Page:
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. Last Updated: 07/27/2016

Yeltsin, Bush Sign START II

Framed by the elaborate gold-leaf arches of the Kremlin's St. Vladimir Hall, Presidents George Bush and Boris Yeltsin on Sunday signed a sweeping Strategic Arms Reduction Treaty that they said marked a turning point in history.

"For half of this century the United States and Soviet Union have been locked in a standoff", the U. S. president said.

"Cold War, hot words and a constant threat of war" seemed then to be inevitable, he said. But as a result of the new treaty, he added, "We stand today at the threshold of a new era of hope".

Yeltsin, who began the ceremony looking grim but appeared to warm up as it continued, used hyperbole to match -- and referred to Bush as "George".

"In scale and importance this treaty goes further than all other disarmament agreements ever signed", Yeltsin said.

"In all previous periods of history, man was arming himself. This treaty for the first time realizes mankind's centuries-old dream of disarmament".

START II would, if ratified and implemented, cut the strategic nuclear arsenals of both superpowers by two-thirds.

It would entirely eliminate two of the most powerful and destabilizing classes of weapons, and leave each side with a ceiling of 3, 000-3, 500 nuclear warheads in its aggregate arsenal, returning stockpiles to the levels of the 1960s and '70s.

The final stages of the agreement, which was first outlined last June, were completed at lightning speed, showing the anxiety of both presidents to sign quickly.

To Bush, START II offered a perfect footnote for his presidency and a historic fifth major arms control agreement to round off his foreign policy record. On Jan. 20 he will hand over the White House to President-elect Bill Clinton.

Yeltsin, who pushed even harder over the past month to have the agreement signed, appears to hope it will help to regain him some of the political initiative he lost to conservative opponents during the gruelling December session of the Congress of People's Deputies.

Anticipating conservative criticism that the treaty favors the U. S. side, Yeltsin insisted that it would "not weaken but strengthen the security of Russia". He also expressed confidence that the Russian parliament would ratify the document.

"Some of the deputies are against the treaty, but they are against everything positive that needs to happen in Russia", Yeltsin told a press conference after signing the pact. He said that a majority would nevertheless vote for the agreement and that he was "certain" it would be ratified.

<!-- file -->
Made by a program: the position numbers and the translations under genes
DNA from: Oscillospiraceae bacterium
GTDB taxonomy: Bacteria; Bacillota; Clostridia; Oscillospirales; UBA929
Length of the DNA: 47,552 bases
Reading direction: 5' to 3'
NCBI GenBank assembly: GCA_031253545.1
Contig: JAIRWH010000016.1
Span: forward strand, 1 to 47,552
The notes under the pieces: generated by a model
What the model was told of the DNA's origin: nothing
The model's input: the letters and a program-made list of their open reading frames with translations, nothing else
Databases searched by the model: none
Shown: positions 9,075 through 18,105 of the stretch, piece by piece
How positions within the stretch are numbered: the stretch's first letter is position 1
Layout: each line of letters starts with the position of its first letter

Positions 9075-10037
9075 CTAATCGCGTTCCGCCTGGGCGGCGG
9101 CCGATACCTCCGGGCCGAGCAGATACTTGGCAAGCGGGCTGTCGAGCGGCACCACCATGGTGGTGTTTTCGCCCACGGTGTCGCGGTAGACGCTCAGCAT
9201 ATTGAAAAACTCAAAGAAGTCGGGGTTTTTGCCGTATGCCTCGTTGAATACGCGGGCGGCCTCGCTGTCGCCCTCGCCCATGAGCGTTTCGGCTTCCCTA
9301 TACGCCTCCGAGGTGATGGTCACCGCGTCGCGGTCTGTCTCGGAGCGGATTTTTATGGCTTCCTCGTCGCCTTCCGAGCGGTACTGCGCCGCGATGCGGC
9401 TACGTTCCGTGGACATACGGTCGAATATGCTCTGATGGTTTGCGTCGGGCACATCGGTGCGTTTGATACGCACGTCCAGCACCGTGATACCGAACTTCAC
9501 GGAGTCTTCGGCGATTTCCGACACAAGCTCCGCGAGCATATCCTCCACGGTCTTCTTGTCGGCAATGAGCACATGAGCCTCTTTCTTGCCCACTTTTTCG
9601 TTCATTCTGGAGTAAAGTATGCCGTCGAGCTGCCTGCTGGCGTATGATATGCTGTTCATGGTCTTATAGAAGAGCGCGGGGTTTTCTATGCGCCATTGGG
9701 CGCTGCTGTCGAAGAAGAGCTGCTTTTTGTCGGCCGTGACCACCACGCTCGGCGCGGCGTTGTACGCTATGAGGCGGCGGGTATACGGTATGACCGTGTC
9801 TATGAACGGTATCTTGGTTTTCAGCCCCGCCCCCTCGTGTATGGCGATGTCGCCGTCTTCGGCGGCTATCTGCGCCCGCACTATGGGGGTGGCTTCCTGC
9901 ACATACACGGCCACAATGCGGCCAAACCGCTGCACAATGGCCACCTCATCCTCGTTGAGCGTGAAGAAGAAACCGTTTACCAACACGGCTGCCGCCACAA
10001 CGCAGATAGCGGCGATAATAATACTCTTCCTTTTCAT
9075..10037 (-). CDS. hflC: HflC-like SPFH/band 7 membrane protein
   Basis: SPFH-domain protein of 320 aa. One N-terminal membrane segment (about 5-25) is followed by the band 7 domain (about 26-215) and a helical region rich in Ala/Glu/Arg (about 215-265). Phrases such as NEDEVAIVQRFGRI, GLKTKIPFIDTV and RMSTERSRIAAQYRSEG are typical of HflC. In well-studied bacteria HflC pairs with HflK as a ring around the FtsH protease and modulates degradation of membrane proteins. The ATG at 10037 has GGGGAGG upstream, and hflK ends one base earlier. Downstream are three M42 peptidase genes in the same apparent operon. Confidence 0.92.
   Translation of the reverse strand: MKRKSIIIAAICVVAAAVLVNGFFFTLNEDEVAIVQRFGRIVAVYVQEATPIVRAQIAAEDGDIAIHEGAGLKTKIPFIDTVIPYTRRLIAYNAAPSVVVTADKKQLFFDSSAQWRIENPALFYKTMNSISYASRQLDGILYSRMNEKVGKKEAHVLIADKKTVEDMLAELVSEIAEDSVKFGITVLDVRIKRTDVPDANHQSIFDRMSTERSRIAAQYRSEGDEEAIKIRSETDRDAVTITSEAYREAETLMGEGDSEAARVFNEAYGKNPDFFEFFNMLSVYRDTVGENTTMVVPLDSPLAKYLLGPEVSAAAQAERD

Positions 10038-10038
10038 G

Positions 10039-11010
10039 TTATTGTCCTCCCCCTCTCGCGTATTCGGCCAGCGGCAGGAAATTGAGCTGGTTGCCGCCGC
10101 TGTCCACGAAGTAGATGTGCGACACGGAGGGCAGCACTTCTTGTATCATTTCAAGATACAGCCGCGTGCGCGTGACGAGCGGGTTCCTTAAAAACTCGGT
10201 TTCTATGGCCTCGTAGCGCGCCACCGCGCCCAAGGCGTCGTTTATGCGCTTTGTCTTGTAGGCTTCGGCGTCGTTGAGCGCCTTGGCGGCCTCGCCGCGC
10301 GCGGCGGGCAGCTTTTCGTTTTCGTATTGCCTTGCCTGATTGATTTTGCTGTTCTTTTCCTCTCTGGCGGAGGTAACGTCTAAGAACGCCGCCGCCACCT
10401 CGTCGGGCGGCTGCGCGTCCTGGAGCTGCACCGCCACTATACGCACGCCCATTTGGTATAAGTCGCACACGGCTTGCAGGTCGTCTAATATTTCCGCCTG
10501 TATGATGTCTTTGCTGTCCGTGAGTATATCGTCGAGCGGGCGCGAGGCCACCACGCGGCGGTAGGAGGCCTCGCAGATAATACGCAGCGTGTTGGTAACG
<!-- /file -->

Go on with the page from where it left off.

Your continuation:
The treaty brought swift praise from Western Europe, where Chancellor Helmut Kohl of Germany and Prime Minister John Major of Britain stressed its historic scope. NATO Secretary Manfred Woerner also welcomed START II, and expressed hope that it would be ratified and implemented quickly.

Yeltsin said that he had obtained Clinton's support for signing the treaty ahead of time, and that he had proposed a Russian-U. S. summit meeting as soon as possible after the new president takes office.

Though by the standards of a superpower summit their 24-hour agenda was slim, Bush and Yeltsin said they had discussed the general political situation in Russia and the fighting in Bosnia-Herzegovina.

Yeltsin caused his new prime minister, Viktor Chernomyrdin, visible discomfort when he announced that he had assured Bush that there was "no new government" in Russia, and that the old one was continuing with its former policies under Chernomyrdin.

Questioned afterwards by reporters, Chernomyrdin supported the treaty and agreed that reform policies would continue. But the prime minister evaded comment on Yeltsin's remark that his was not a new government. Bush said there had been no differences between the U. S. and Russian positions during their talks on the war in the former Yugoslavia.

Before the ceremony, Yeltsin took Bush -- the first U. S. leader to visit post-Communist Russia -- on a tour of the Kremlin, where they paid a surprise visit to a children's Christmas party.

As soon as the press conference ended. Bush left for Sheremetyevo Airport, where he took off, only 24 hours after arriving in Moscow, for a meeting in Paris to discuss the war in Bosnia with President Francois Mitterrand.

Arriving on Saturday, Bush had flown here directly from a visit to the American troops he has deployed to protect humanitarian relief efforts in Somalia. The 68-year-old president walked bareheaded into a clear but bitterly cold Moscow afternoon to meet Yeltsin on the airport asphalt.

Barbara Bush and White House Chief of Staff James Baker arrived in a separate aircraft from Washington, while a third plane brought Secretar of State Lawrence Eagleburger. It was Eagleburger who had ironed out final differences over the treaty with his Russian counterpart, Andrei Kozyrev.